WEST PALM BEACH, Fla./WASHINGTON (Reuters) - A battle between the White House and Democrats over warring appointments to head up the top U.S. regulator for consumer finance is likely headed for the courts, opening any interim actions by the agency to legal challenges, lawyers said on Saturday.
Richard Cordray, a Democrat, stepped down on Friday as director of the Consumer Financial Protection Bureau (CFPB), which was created after the financial crisis to protect consumers from abusive lending practices, and he named staffer Leandra English as acting director.
A few hours later, President Donald Trump named someone else to lead the agency: Mick Mulvaney, the White House budget director and one of the CFPB’s fiercest critics.
The CFPB, the brainchild of Senator Elizabeth Warren, a Democrat and a liberal firebrand, has long been in the crosshairs of Republicans, who say it has had too much unchecked power.
On Saturday, Trump tweeted that the CFPB - which has imposed steep penalties on banks, auto dealers, student lenders and credit card companies for predatory lending practices - had “devastated” financial institutions.
Democrats and Republicans agree that Trump may nominate a permanent CFPB chief, but they disagree over who may lead the agency in the interim, a dispute which could drag on for months until the Senate confirms a permanent Trump appointment.
The dispute is over which federal law prevails in naming an interim director. According to Democrats, the relevant law is the 2010 Dodd-Frank Wall Street reform law that created the CFPB, which stipulates that the agency’s deputy director is to take over in the short term.
Cordray, in announcing his resignation on Friday, said he had named English as deputy director and that she would become the acting director.
But administration officials say the 1998 Federal Vacancies Reform Act gives the president the power to temporarily fill agency positions, except for those with multi-member boards - an exemption they said did not apply to the CFPB.
On Saturday evening, the Justice Department said in a memo that the White House was right to name a new CFPB director.
The Dodd-Frank language about changing CFPB directors is “unusual” but the White House may name an interim chief, according to the memo.
Such advice from the Justice Department is open to legal challenge.
Alan Kaplinsky, head of the Consumer Financial Services Group for law firm Ballard Spahr LLP, said the issue will likely have to be decided in the courts. In the meantime, he said, “This enormous cloud of uncertainty” will hang over the CFPB.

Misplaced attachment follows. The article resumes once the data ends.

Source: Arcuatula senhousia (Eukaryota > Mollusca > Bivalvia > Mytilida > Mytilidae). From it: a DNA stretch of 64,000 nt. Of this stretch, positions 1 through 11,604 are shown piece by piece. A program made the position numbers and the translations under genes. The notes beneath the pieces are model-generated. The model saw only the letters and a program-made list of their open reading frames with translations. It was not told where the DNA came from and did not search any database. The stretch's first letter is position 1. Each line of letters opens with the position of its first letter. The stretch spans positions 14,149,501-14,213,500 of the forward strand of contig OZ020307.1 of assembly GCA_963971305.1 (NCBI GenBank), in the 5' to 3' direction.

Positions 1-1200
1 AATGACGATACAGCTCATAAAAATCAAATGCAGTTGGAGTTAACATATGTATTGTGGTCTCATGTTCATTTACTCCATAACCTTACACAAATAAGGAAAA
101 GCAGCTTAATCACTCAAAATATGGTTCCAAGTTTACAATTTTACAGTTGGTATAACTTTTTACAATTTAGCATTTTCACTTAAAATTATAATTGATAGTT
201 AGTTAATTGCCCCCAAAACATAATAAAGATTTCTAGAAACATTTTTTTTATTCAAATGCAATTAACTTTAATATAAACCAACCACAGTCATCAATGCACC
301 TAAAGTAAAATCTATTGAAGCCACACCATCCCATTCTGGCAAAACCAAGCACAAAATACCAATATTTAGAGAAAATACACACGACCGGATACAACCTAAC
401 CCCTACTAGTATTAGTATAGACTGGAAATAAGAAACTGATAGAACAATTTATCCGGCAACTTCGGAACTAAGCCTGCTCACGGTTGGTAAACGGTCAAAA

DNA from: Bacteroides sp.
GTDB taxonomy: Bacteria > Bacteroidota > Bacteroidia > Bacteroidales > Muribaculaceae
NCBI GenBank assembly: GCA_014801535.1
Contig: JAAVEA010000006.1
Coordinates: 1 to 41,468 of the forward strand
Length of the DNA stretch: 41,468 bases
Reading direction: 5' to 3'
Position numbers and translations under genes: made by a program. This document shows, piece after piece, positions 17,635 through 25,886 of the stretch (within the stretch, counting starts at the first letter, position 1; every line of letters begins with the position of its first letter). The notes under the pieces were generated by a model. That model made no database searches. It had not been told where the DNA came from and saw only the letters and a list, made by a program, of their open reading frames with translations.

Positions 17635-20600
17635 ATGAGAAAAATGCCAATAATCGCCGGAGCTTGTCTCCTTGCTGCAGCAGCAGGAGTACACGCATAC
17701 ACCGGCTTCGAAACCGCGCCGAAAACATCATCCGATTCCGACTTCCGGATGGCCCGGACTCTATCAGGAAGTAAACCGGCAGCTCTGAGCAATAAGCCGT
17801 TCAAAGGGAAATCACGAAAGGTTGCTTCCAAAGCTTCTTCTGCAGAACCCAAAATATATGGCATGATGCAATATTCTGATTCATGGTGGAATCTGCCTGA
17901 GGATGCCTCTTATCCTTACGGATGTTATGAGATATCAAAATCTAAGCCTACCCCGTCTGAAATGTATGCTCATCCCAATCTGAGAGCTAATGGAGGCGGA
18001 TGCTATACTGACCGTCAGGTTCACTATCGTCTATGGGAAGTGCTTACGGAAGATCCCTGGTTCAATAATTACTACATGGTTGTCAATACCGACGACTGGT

Kaplinsky said he believes that Dodd-Frank provides for the deputy director to take charge during the short-term, but Congress did not explicitly list the resignation of the director as a situation where the deputy would step up.
“I think Trump wins, but unfortunately it is going to take a while,” Kaplinsky said.
Quyen Truong, a partner at law firm Stroock & Stroock & Lavan who was the assistant director and deputy general counsel for the CFPB until early 2016, said the industry should expect CFPB staff to continue their work, but that the “agency’s actions during this period almost certainly will be subject to legal challenge.”
Despite the legal uncertainty, Mulvaney is expected to “show up Monday and he will go into the office and start working,” a senior administration official said on Saturday. White House officials said English was also expected to turn up on Monday and serve as Mulvaney’s deputy.
English could not be reached for comment.
Cordray is the only person to have led the young agency, making this the first time that succession of the director has been tested.
Administration officials said the appointment of Mulvaney was “routine” and that the White House had sought guidance from the Justice Department before Friday’s announcement.
“This needs to be decided in the courts,” Warren said in a tweet on Saturday.
Industry critics said the succession battle underlined that the agency lacks proper Congressional oversight.
“The CFPB’s current governing structure is a dictatorship, period,” Richard Hunt, head of the Consumer Bankers Association, a trade group for retail banking, said in a statement.
Democrats and consumer advocates said it was unfair and inappropriate to put Mulvaney - who once described the CFPB as a “joke” - in charge.
Maxine Waters, the top Democrat on the House of Representatives’ Financial Services Committee, said Mulvaney would have too much power, as the CFPB director also sits on the boards of two other financial regulatory agencies.
“The White House would have an alarming degree of direct control over financial regulation, supervision, and enforcement,” Waters said in a statement.
Reporting by Roberta Rampton in West Palm Beach, Florida, and Idrees Ali in Washington; Additional reporting by Patrick Rucker and Michelle Price in Washington; Editing by Leslie Adler and Marguerita Choy